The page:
Crossing the divide: developing an enterprising culture by bridging curricular and co-curricular opportunities

Should the enterprise opportunities offered to our HE students be co-curricular or curricular? There are some good arguments for both. Funding for start-ups, business plan competitions and practical workshops on the legalities of getting a business right are typically, and most appropriately, delivered through co-curricular routes.

However, there is an increasing number of courses offering enterprise and the development of entrepreneurial skills within a curriculum, which make the most of creating a structure and supporting students who may not otherwise have engaged in this activity.

I would argue that the most powerful and impactful opportunities cross this divide. It’s not easy to do but when we can get it right, it offers the benefits of both curricular and co-curricular approaches.

One example of this kind of activity going on in the University of Leeds, is the opportunity for students to undertake a Year in Enterprise. The year is set up for second year students who have a workable business plan and wish to spend their third year developing their business. The year begins late August/Early September and last for 12 months. The year works in the same way as a work placement year with students remaining registered at the University and completing academic assessments to ‘pass’. The students benefit from funding and business mentoring but also an academic tutor and a structured approach to developing their skills.

Currently on his Year in Enterprise, Ravi is working on his second business venture: Filamentive, a sustainable 3D printing materials business.

Ravi explained how he got into the industry: “I noticed a good margin on the 3D printers… so I started selling the printers along with the materials that go with them. However, I noticed a lot of the materials were coming from China, so I saw a gap in the market for European suppliers and decided to go for it.”

“I’ve always wanted to start my own business… I was 15 when I first started buying and selling iPod and iPhone accessories online. I find buying and selling things really exciting. The opportunities are endless,” said Ravi.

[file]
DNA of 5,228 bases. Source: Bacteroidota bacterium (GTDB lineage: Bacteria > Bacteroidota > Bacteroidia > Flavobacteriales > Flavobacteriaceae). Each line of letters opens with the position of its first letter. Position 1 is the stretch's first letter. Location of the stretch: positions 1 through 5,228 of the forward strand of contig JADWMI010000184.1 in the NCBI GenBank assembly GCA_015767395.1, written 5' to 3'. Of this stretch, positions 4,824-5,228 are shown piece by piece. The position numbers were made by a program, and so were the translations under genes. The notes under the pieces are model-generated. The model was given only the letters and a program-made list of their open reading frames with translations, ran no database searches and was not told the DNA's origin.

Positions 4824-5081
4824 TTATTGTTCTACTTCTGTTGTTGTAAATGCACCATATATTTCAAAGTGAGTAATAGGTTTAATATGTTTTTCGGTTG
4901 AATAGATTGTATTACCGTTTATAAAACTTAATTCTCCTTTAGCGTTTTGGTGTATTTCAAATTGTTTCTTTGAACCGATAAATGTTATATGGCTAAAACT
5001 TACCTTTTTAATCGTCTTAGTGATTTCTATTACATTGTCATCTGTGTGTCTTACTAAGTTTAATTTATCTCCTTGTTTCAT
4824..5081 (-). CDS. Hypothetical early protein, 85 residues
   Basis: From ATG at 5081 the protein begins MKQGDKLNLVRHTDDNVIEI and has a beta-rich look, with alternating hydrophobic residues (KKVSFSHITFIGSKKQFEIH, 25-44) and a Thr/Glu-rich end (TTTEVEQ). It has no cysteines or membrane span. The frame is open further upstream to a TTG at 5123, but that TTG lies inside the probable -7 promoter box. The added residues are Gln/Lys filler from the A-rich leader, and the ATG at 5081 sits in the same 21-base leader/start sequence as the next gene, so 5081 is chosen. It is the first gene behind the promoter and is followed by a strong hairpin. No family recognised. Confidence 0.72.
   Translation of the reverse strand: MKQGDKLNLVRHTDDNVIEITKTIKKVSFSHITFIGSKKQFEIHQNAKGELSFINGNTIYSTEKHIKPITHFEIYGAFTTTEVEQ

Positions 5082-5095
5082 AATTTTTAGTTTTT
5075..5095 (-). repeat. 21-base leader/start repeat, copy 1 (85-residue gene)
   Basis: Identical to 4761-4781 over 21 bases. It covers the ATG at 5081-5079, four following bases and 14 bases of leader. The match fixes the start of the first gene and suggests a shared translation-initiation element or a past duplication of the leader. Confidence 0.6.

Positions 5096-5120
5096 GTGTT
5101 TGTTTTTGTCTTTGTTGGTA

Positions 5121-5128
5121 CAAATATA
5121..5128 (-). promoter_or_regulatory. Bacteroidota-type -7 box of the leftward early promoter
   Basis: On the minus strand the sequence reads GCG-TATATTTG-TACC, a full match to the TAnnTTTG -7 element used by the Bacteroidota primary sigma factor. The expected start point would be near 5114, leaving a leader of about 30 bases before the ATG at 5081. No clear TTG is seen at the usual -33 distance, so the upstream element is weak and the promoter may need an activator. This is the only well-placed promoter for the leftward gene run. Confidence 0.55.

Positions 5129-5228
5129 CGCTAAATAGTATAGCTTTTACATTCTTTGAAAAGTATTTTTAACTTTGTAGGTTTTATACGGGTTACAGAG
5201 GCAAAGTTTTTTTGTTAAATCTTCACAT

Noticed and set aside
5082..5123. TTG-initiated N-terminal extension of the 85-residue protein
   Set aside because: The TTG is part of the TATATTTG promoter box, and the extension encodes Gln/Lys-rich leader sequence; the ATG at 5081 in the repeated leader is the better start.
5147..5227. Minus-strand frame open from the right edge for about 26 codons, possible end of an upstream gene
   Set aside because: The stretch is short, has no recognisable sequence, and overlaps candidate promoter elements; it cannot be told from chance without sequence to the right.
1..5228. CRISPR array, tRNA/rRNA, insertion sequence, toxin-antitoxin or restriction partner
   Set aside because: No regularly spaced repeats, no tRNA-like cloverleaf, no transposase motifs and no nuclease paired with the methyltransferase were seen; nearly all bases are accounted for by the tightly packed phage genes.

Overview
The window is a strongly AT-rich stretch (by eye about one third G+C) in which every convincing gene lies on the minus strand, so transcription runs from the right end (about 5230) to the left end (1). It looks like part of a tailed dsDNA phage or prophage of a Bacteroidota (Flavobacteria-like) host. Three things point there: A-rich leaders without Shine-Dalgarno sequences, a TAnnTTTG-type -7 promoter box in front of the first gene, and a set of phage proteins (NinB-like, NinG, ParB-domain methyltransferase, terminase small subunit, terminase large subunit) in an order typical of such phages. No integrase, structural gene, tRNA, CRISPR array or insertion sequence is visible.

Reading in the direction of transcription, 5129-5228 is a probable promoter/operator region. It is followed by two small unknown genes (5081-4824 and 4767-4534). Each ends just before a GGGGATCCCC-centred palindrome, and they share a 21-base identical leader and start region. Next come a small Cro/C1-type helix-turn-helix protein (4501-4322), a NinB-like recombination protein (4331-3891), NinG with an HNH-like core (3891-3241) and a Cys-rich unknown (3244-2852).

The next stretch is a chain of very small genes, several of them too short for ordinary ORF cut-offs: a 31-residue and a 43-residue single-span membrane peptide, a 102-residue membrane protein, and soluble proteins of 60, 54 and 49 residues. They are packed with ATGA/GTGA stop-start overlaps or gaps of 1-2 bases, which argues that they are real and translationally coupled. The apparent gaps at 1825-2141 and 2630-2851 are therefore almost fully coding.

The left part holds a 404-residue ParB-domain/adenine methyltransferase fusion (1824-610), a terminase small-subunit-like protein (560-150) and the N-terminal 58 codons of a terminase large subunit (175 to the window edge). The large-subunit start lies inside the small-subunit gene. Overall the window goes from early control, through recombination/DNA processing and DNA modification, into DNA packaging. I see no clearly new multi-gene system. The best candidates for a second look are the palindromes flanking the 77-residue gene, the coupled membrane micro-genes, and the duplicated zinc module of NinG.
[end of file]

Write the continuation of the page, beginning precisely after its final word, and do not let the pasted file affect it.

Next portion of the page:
Finding the Year in Enterprise advertised on the Centre for Enterprise and Entrepreneurship Studies website, Ravi decided to apply and was successful. Following this he has also just been awarded the Enterprise Scholarship, which gives him access to business support and mentoring from Spark along with £3000 worth of funding.

During this year, Ravi is enrolled on a module that equates to a year's worth of credits and has to complete academic work, whilst also building his business. It means that the academic centre and the business start-up centre (Spark) work closely together; bringing together curricular and co-curricular opportunities for our students.

"Of course, working with my colleagues at Enterprise Educators UK, it becomes easier to find areas of collaboration with a big pool of educators coming from all areas of universities." Discussions at our events (such as the International Enterprise Educators Conference) are rich with diversity and enthusiasm for finding the best opportunities for our students – whether curricular, co-curricular or both!

Dr Sarah Underwood, Director of the Centre for Enterprise & Entrepreneurship Studies
Board Director of Enterprise Educators UK

Enterprise Educators UK is the national network for enterprise educators. Our purpose is simple - to support our members to increase the scale, scope and effectiveness of enterprise and entrepreneurship education and our vision is to be internationally acknowledged as the leading independent membership network developing and empowering enterprise educators.